20. Sinner Says:

    We will pray for Pittsburgh, Dl, but we will not pray for protection, for safety, for peace.

    We will pray for war - that you may be victorious!

    We will pray for justice - that Calvary church and other parts of the vine that have borne bad fruit will soon be cut down and burned!

    And most of all, we will pray that you remember Lot’s wife: that your whole diocese flees ECUSA as Lot fled Sodom, and that no-one looks back

  21. dlPittsburgh Says:

    Thank you Sinner for the support. Just pray that as the diocese flees ECUSA that we don’t lose ALL of the church buildings and endowments at the same time, just out of spite. However, even if we do, God’s truth will prevail. There will just be an incredible amount of wounded, bitter and destroyed laity and clergy. I am a young man who feels a call to the priesthood in the midst of all this mess. And all of the sounds of battle draw me deeper into the call not further away from it. The mroe I think about that, the more I nkow it has to be God calling me.

  22. dlPittsburgh Says:

    Rev Seagram,

    I do admire your emphasis on patience and hope. But when does patience and hope become enabling sinful behavior to continue? Let’s say for sake of discussion that I agree with you and that Lambeth 2008 should have the GS Primate attend, Then what? What do you suggest should happen if the Episcopal Church Bishops refuse to repent and stop their innovative actions? Will you choose the Church or will you choose obedience to the Word of God? I don’t deny that this is a painful decision to make, but ultimately the visible Church must take second place if the leaders within it are into heresy. And by the way, And this is important for me, THIS WILL NOT BE A SCHISM, OR A RUPTURE, OR A SPLIT AS YOU CLAIM. It will a be REALIGNMENT. The unity and strength of the Anglican Communion will remain, and its unity to the world will actually be enhanced. Our witness to the world is hindered right now because of the Episcopal Church!!! The Anglicans will actually stand up for the Truth, and this is the most powerful witness that this postmodern world needs right now. So bascially, I disagree with the notion that unity at all costs is better than truth at all costs. And Jesus himself even said this when he stated he came not to bring peace but a sword.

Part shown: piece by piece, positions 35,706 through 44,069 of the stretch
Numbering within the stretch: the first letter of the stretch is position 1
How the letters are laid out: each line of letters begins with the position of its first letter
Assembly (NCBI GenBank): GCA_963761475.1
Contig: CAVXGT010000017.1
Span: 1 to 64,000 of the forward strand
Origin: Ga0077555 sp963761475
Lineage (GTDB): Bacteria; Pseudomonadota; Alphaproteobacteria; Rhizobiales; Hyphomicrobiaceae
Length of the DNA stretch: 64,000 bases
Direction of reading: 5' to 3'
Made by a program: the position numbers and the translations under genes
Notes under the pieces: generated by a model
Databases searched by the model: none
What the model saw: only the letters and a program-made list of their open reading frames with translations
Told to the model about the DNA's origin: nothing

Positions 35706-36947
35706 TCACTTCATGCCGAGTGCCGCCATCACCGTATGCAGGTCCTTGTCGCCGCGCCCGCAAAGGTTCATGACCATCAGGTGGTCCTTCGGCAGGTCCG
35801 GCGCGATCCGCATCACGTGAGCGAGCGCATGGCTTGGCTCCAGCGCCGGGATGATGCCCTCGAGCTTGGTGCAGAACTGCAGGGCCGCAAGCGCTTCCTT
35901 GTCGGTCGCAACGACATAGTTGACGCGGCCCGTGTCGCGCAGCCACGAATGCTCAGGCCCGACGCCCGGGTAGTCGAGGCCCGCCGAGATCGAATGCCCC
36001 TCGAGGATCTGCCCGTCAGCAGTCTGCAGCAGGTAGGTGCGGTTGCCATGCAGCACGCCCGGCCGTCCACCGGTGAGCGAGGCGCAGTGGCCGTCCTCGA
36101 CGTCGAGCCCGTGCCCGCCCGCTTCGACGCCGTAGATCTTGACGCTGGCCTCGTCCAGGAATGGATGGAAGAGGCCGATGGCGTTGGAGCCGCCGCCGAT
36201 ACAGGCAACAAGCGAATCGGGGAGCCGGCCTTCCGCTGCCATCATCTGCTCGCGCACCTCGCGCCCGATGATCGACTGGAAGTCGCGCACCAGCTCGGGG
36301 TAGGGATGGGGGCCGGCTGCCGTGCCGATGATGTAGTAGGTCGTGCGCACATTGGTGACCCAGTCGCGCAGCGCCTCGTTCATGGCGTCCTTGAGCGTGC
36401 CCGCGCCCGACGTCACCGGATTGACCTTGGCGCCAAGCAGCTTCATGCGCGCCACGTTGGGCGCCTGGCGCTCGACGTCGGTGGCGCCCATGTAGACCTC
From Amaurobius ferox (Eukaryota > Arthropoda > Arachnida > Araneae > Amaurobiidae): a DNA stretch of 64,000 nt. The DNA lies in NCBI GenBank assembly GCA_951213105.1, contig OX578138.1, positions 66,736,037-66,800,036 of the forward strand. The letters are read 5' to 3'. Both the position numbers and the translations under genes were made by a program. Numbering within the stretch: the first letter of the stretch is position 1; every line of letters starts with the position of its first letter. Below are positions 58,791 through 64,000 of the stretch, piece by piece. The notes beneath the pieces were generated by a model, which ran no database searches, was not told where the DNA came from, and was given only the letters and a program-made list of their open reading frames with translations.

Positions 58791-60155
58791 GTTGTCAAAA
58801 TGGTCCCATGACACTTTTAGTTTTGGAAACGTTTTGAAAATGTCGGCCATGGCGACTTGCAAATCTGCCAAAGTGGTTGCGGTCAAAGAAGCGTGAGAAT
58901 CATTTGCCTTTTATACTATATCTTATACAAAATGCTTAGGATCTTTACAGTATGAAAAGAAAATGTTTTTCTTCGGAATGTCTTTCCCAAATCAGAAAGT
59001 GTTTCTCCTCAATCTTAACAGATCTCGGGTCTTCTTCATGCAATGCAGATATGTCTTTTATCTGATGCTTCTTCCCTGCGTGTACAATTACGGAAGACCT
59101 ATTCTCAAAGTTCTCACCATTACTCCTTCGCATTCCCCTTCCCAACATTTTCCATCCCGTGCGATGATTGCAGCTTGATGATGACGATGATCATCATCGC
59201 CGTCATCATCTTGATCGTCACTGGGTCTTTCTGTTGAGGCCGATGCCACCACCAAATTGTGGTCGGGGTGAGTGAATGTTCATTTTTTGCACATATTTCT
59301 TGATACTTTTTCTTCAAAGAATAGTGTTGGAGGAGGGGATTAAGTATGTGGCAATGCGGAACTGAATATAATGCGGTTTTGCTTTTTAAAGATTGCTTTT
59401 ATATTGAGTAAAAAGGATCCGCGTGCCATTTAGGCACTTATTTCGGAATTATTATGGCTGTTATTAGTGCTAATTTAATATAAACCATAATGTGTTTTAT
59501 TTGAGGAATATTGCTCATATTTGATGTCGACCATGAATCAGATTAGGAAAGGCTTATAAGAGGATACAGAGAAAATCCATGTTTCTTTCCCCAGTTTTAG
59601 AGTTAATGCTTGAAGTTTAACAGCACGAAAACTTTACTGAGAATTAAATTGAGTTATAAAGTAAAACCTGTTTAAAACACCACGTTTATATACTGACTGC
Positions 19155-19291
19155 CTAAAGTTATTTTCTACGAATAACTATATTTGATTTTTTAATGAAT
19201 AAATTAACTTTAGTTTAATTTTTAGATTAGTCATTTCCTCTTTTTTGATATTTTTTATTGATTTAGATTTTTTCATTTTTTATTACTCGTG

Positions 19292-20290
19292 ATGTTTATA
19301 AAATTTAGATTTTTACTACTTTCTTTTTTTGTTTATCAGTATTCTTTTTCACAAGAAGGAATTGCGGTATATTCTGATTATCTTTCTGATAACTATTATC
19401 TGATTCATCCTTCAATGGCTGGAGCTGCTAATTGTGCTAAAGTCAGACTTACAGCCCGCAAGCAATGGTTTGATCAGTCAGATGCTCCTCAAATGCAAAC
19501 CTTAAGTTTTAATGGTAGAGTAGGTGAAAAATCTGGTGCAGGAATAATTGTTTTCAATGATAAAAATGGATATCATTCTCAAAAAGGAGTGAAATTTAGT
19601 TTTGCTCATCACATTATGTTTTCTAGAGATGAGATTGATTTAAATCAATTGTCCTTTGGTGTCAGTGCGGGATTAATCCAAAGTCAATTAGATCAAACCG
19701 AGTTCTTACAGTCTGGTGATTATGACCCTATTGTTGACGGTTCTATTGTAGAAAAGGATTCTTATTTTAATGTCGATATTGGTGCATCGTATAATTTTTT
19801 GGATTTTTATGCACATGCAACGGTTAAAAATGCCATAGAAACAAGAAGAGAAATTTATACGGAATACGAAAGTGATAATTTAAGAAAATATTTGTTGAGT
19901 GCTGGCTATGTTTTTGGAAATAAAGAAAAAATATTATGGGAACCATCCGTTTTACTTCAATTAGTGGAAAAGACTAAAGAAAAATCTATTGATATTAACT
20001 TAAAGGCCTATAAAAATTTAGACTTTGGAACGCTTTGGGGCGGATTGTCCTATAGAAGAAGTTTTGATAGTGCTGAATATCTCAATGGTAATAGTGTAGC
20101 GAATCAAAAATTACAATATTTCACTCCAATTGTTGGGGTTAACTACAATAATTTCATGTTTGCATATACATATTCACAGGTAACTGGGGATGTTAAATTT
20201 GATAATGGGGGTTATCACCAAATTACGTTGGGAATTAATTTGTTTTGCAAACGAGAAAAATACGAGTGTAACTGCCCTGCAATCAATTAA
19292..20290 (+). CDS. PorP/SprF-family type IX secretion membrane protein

23. Gerry O'Brien, Newfoundland, Canada Says:

    Dear Old Acquaintance, Reverend Jim Seagram:

    I remember when, in Swift Current, Saskatchewan, you were doing your summer’s work (I think it was) in 1976.  I was so very impressed with your witness to the Glory of Jesus Christ and how you had met Him on the street in Toronto after you were attacked with a knife and nearly killed.  I am aware of the financial empire that you walked away from and that the Priest in Charge of St. Stephen’s in Swift Current was so happy to have you at his side for that brief time.  Your testimony was part of the witness that eventually brought me to know Jesus Christ as my Lord and Savior. 

    I also have become a very strong believer in the Old Testament Books such as Ezekiel, Samuel, Amos, etc.  In those Books and others, there is an amazing revelation about persons called “The Sons of Zadok” and eventually after studying them and the High Priesthood of Melchizidek (Note Zadok and Zidek) and go to the roots and find the relationship.  Sons of Zadok fight against the “Eli System” (remember Him {Eli} and his two sons, Hophni and Phinehas and His grandson Ichabod)?  They were the System and they watched their Religious Empire crumble because of the way they wandered from God and God’s Truths.

    Todays North American Anglican Churches (TEC and ACC) are much like The Eli System of old.  One could easily say the the Eli System is alive and well in TEC and ACC and they are more interested in corruption and sin and finding ways to qualify their actions as being God’s will rather than facing the fact that their actions are those of Satan and no one else.  Ichabod means “The Glory is gone” and perhaps one could label the ACC as the Church called Ichabod today.

    Wake up!!  Even in Essentials we have people who want “more time” for the ACC when no more time (in my opinion) should be given.  The ACC has decided to walk apart; they just want others to appear to be the fallguy for them…..
    The Global South has not made that decision but their decision about Lambeth is (again in my opinion) correct.  TIME has run out, ACC and TEC do not need any more time, they need to walk alone (which is what they want) and those of us who wish to remain in the worldwide communion should be prepared to become part of Global South or Southern Cone…..JIM, be fully supportive of Essentials and even though you say you belong to Essentials, GET OFF THE FENCE).
    Become a Son of Zadok!!.  Stand up and shout, you who sin and continue to sin and expect it to be authorized by Canterbury and GS and SC….Get out and leave the rest of the Church to get on with going where we have to go. 

    I’m fed up with this asking for more time, being patient, etc.  Let’s get on with being a part of the Worldwide Communion and leave TEC and ACC to go their own misled way.